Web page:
The administrative bureau of the central route of China's South-to-North Water Diversion Project, the biggest one in the world, offered an opportunity for the public to visit its water-transferring facilities, and get a real look at how the project benefits the life of the local people from Dec. 14 to 15.
People visit facilitates at the Taocha Canal Headworks in Xichuan County, Henan Province during the open day held by the administrative bureau of the central route of China's South-to-North Water Diversion Project. [Photo by Cheng Gong/China.org.cn]
The public visited facilities including the Taocha Canal Headworks — the starting point of the central route and the Taocha Water Quality Automotive Monitoring Station.
Since the first phase of the central route was put into operation on Dec. 12, 2014, it has delivered a combined 11.4 billion cubic meters of water to 18 cities including Beijing, Tianjin, Shijiazhuang and Zhengzhou in the north, benefiting more than 53 million residents.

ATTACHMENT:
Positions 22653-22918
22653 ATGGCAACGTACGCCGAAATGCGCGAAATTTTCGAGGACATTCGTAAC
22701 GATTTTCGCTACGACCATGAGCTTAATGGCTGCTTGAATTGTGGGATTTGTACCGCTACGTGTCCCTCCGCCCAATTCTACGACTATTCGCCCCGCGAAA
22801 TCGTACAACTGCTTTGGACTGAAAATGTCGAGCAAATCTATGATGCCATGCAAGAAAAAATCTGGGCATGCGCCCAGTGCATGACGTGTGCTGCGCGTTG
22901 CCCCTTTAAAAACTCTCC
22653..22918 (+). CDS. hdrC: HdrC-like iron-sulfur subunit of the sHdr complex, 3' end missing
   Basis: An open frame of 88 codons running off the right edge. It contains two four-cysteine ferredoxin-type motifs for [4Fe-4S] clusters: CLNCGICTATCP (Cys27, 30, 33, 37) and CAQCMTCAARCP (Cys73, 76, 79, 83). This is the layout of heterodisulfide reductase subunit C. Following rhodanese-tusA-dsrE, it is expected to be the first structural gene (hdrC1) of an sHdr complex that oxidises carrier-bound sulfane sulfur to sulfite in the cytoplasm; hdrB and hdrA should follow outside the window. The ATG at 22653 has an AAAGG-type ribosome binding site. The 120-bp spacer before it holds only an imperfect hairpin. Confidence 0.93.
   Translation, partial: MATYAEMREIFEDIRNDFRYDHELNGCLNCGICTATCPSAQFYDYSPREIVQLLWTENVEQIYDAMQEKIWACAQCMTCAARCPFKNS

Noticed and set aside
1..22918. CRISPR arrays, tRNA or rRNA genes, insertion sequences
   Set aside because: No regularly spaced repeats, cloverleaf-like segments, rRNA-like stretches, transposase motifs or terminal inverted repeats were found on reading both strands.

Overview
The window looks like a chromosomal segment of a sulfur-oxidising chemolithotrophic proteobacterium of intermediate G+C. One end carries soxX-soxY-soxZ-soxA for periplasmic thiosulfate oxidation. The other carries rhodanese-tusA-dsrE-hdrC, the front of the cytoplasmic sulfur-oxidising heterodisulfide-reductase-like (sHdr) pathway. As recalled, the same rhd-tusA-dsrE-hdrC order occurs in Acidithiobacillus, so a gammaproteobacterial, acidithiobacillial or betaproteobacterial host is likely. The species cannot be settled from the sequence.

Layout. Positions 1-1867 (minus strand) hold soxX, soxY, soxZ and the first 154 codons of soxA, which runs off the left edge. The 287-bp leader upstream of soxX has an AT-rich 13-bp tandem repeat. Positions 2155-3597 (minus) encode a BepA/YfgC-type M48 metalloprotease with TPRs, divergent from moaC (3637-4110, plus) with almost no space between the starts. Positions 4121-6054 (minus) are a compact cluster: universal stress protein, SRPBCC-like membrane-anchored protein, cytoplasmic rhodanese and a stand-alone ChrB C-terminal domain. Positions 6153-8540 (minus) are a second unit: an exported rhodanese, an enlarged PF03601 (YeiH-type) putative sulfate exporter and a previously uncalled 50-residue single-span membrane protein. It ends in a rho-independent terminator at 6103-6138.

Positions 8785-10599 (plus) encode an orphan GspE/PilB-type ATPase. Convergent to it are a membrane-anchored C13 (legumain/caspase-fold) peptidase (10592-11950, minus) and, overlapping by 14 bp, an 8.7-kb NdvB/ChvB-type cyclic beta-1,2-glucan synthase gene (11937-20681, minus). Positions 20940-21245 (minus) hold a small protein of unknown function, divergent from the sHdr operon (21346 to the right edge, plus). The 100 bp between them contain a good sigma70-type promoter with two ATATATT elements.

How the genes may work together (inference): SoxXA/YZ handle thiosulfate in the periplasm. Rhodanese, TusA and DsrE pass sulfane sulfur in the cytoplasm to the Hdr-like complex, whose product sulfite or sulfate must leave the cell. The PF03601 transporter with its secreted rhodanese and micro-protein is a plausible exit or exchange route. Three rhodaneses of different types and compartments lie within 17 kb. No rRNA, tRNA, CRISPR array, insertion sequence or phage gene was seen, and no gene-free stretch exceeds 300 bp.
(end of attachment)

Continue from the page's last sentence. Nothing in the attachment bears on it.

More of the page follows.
To tackle the impact of the middle diversion route, Hubei Province has constructed a canal to transfer water from the Yangtze to the lower section of the Hanjiang and Xinglong dam to ensure irrigation, shipping and water supplies to cities.
The middle route is most attention-grabbing of the three due to its role of bringing water to the Chinese capital, and it started supplying water on Dec. 12, 2014. It begins at the Danjiangkou Reservoir in central China's Hubei Province and runs across Henan and Hebei provinces before reaching Beijing and Tianjin.
The water diversion project has increased water supply for cities along the route and helped improved water quality as well.
The project was conceived by late Chinese leader Mao Zedong in 1952. The State Council approved the project in December 2002 after nearly half a century of debate.
(China.org.cn 21.12.2017 By He Shan)